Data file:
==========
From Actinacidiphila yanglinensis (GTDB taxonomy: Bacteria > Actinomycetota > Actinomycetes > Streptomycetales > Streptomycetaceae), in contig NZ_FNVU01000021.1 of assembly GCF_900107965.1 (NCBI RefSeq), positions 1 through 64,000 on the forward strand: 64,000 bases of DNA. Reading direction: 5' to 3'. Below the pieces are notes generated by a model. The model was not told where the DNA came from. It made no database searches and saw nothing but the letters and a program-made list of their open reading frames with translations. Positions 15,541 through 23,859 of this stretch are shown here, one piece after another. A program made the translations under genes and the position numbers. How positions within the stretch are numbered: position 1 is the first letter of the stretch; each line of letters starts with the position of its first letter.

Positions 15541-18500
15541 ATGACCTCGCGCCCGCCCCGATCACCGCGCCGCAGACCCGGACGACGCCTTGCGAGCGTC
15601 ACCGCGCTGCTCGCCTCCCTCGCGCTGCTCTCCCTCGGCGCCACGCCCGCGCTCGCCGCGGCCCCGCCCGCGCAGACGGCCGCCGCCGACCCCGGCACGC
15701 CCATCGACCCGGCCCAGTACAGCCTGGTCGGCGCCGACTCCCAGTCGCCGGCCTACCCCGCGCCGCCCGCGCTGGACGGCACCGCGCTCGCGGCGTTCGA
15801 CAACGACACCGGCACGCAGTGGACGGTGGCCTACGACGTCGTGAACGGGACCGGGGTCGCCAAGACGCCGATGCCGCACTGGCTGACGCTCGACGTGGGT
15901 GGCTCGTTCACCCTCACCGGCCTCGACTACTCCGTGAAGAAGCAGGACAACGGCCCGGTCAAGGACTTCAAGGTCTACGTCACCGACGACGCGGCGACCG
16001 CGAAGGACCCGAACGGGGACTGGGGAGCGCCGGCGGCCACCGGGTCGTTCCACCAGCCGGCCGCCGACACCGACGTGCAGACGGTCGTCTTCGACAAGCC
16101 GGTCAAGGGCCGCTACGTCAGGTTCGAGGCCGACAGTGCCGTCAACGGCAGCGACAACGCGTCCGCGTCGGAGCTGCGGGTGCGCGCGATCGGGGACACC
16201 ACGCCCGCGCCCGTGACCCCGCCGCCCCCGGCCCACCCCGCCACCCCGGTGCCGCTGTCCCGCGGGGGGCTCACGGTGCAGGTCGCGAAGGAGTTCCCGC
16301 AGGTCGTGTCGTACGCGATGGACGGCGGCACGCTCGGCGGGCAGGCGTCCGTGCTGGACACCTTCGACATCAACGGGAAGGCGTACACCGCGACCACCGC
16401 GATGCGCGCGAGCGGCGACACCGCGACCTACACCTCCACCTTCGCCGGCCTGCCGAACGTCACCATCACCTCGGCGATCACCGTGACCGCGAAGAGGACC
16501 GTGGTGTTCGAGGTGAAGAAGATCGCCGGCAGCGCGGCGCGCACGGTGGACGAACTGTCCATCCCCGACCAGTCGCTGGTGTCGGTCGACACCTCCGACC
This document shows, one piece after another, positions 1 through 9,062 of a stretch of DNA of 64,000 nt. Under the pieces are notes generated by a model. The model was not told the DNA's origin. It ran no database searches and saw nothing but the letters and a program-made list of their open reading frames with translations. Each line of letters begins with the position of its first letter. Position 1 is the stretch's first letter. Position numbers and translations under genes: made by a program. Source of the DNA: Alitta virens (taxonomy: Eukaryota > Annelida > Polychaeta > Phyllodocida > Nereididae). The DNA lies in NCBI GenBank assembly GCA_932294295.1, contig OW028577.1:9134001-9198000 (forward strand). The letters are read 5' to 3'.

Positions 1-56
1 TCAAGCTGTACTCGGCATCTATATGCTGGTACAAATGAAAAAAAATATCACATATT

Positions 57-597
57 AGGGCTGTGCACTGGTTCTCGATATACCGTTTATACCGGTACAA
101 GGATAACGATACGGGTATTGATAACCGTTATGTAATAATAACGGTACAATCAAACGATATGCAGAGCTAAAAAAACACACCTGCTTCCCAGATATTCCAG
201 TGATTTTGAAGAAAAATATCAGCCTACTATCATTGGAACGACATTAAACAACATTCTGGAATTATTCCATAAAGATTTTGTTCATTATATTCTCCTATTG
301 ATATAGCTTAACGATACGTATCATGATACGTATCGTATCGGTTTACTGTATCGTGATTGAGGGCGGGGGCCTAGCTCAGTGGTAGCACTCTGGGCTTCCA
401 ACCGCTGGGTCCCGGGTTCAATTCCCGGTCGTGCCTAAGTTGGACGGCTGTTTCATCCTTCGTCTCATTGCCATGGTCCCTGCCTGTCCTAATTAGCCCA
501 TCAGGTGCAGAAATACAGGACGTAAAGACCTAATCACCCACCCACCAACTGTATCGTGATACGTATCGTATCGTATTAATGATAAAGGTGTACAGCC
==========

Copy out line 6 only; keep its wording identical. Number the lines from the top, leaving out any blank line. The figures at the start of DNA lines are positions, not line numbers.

15801 CAACGACACCGGCACGCAGTGGACGGTGGCCTACGACGTCGTGAACGGGACCGGGGTCGCCAAGACGCCGATGCCGCACTGGCTGACGCTCGACGTGGGT